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Out of the metal pipe should run like a garden hose on full pressure
Pictures of your setup would be nice, since you have the rerouted lined for the oil cooler -- kinda wondering if that is the problem
 

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Discussion Starter · #22 · (Edited)
Out of the metal pipe should run like a garden hose on full pressure
Pictures of your setup would be nice, since you have the rerouted lined for the oil cooler -- kinda wondering if that is the problem

Here is what they do...




The coolant comes OUT of the oil cooler base thing, so I don't know how having that kinked right under the degas bottle could have any effect at all on the hot tube in the front. I don't have an oil cooler or an EGR valve since my intake is an Odawg with no provisions for any of it. I'm going to test tomorrow before complete reconnection and see what happens. I was poring over the Bible coolant section in hopes I could understand the circuit and hope this was the case, but I don't think it is and my circuit is a little different anyway.
 

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Where they Tee in is the heater return hose -- the pressure from the oil cooler added to the heater return flow, may cancel out some of the flow thru the heater core -- I am not convinced that is the best place to flow the oil cooler return.

Definitely any restriction post that Tee connection will slow the flow thru the heater and oil cooler -- and depending on the severity of the restriction, may cancel the flow thru the heater entirely.-- the oil cooler flow is right off the pump outlet -- the heater flow is off the return from the passenger side head -- it is possible that the pressure in the oil cooler is higher than the heater hose supply -- so the flow may run backwards thru the heater core
 

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I didn't realize that setup was on here. That's a possibility, restricted return. Other people who installed the design would be good to check with.
 

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Discussion Starter · #25 ·
Where they Tee in is the heater return hose -- the pressure from the oil cooler added to the heater return flow, may cancel out some of the flow thru the heater core -- I am not convinced that is the best place to flow the oil cooler return.

Definitely any restriction post that Tee connection will slow the flow thru the heater and oil cooler -- and depending on the severity of the restriction, may cancel the flow thru the heater entirely.-- the oil cooler flow is right off the pump outlet -- the heater flow is off the return from the passenger side head -- it is possible that the pressure in the oil cooler is higher than the heater hose supply -- so the flow may run backwards thru the heater core
by your logic, the kink I had in my oil cooler hose right there would have improved the heater performance if I understand correctly. I have to pay dealer prices for parts today since I need the truck tomorrow. To be clear the oil cooler hose is what is linked, not the heater return hose.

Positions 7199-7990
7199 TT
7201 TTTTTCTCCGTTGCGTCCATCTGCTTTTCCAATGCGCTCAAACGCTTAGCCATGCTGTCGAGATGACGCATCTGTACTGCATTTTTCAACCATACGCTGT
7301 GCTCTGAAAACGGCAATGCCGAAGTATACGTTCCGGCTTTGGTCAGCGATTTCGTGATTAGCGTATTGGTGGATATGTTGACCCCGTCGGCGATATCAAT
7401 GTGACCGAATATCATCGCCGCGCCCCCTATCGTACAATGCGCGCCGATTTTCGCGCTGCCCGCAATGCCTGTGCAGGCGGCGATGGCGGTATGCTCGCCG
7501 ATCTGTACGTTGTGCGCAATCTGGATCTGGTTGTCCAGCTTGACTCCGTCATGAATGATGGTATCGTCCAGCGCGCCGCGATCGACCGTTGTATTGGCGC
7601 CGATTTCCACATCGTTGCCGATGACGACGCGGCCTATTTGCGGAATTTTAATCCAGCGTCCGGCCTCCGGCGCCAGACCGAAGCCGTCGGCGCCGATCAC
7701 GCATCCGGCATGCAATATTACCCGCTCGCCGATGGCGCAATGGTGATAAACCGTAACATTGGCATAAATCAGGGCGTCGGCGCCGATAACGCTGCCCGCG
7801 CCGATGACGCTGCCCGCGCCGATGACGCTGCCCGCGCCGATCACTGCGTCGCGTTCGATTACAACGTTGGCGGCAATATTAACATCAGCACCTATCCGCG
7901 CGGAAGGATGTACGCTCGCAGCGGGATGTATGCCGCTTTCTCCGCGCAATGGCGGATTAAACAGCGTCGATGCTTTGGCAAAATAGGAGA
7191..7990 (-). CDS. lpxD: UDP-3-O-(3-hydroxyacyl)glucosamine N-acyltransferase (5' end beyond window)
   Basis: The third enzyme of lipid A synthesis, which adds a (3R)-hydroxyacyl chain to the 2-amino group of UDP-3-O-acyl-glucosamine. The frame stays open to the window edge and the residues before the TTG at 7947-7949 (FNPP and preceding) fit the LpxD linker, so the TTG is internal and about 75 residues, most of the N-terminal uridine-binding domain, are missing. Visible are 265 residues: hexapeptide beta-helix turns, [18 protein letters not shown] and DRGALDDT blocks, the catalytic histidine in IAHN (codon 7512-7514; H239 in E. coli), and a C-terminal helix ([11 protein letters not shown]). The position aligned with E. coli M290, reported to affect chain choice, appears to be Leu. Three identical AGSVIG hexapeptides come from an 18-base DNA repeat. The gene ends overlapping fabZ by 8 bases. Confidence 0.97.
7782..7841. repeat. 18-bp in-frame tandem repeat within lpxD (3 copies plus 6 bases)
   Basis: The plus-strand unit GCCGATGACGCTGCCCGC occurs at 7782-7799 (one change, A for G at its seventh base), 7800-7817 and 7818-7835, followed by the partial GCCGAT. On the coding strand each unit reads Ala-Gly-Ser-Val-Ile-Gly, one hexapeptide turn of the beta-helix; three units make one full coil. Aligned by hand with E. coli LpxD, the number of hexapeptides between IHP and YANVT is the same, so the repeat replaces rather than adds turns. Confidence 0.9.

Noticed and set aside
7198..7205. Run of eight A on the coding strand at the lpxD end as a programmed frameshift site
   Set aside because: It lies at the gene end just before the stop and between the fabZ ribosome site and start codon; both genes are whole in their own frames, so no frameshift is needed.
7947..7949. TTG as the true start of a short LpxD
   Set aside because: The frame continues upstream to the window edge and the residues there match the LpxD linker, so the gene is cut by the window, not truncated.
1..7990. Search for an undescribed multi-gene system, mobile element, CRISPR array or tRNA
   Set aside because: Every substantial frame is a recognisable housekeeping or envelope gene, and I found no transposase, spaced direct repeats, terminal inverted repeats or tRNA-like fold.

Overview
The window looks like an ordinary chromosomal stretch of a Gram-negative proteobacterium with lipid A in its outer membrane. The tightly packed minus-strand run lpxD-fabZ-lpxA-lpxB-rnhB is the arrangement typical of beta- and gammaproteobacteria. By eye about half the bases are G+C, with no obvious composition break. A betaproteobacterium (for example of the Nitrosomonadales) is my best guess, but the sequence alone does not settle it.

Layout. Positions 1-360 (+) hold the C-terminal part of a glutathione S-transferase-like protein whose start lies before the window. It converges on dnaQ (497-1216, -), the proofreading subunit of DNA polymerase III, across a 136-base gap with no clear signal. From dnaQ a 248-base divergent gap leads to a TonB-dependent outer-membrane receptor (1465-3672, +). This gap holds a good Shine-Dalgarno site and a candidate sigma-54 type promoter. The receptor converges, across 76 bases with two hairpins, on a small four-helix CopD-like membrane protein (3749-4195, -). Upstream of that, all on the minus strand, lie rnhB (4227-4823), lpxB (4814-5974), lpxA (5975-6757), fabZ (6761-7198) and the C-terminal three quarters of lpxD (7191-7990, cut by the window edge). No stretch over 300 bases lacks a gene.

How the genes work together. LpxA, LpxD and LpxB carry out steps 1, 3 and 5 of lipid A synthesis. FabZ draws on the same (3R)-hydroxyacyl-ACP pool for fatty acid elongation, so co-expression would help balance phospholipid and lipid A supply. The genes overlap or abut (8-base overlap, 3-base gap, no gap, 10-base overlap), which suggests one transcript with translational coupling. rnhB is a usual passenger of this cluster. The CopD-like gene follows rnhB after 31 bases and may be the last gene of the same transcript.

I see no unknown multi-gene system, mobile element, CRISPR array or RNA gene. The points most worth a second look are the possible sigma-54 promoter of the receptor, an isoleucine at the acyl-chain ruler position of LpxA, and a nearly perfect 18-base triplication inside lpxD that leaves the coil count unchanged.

The nipple on the map sensor broke so that’s always fun. Regardless of what I find with the heater situation, I gotta button it up for a week of hard towing.
 

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The kink would improve over a non-kinked situation, but could still compromise to a stock setup ...... potentially. As said before, you need to see if others with this modification has the same condition to know if it’s the cause.
 

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Discussion Starter · #27 · (Edited)
Guess that answers that question. 5 minutes of idling and that coolant is already warm. That’s the discharge out of the pipe. Pipe is warm too.
Wierd. Granted you can’t lift that hose too high or it stops but it is flowing there. There is not a lot of pressure coming off that pipe so I’d imagine any backflow would stop it’s movement. So, it’s absolutely possible that the tee in that line is providing that. I don’t have any point of reference.
 

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That seems really low to me

Kinda related - I put a gauge in the block drain of a IH-DT466 once just to see how much pressure and got about 70 psi at wide open throttle - 2450 on those tractors
The pump in the 6.0 is a similar build -- the 6.0 pump idles at about 900 rpm so I would speculate that the pressure may be in the 10+ range -- a centrifugal pump needs speed to bring up the head pressure

I'll bet @TooManyToys has a chart that gives the pumping curve on the 6.0 -- just poking at you Jack
 

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Discussion Starter · #29 · (Edited)
That seems really low to me

Kinda related - I put a gauge in the block drain of a IH-DT466 once just to see how much pressure and got about 70 psi at wide open throttle - 2450 on those tractors
The pump in the 6.0 is a similar build -- the 6.0 pump idles at about 900 rpm so I would speculate that the pressure may be in the 10+ range -- a centrifugal pump needs speed to bring up the head pressure

I'll bet @TooManyToys has a chart that gives the pumping curve on the 6.0 -- just poking at you Jack

I don't know. This was IDLING cold. It certainly didn't gush out and it took a couple of seconds for it to finally start trickling out and then it was ok, it had to fill 4' of 3/4" tubing to get what I am showing for testing. If you lifted it to above the firewall, it stopped completely. Who knows. Flow is low but not zero, the change of the coolant circuits may have done it, or maybe this motor has something different somewhere else that causes it. Either way, you don't need 70psi to run a heater. You just need hot coolant to flow through the core. I did not measure at the pipe because there is not an easy way to do it but I'd imagine it would be suitable there. The water pump is a BPD 100mm. Looks like I gotta live with it. I now know the pump works, the thermostat works, and coolant if moving through the circuit. Not much else to say here except...it is what it is I guess. I suppose it's entirely possible that with the EGR delete and change of oil cooler base and intake that the coolant just has easier routes to take back to the return line.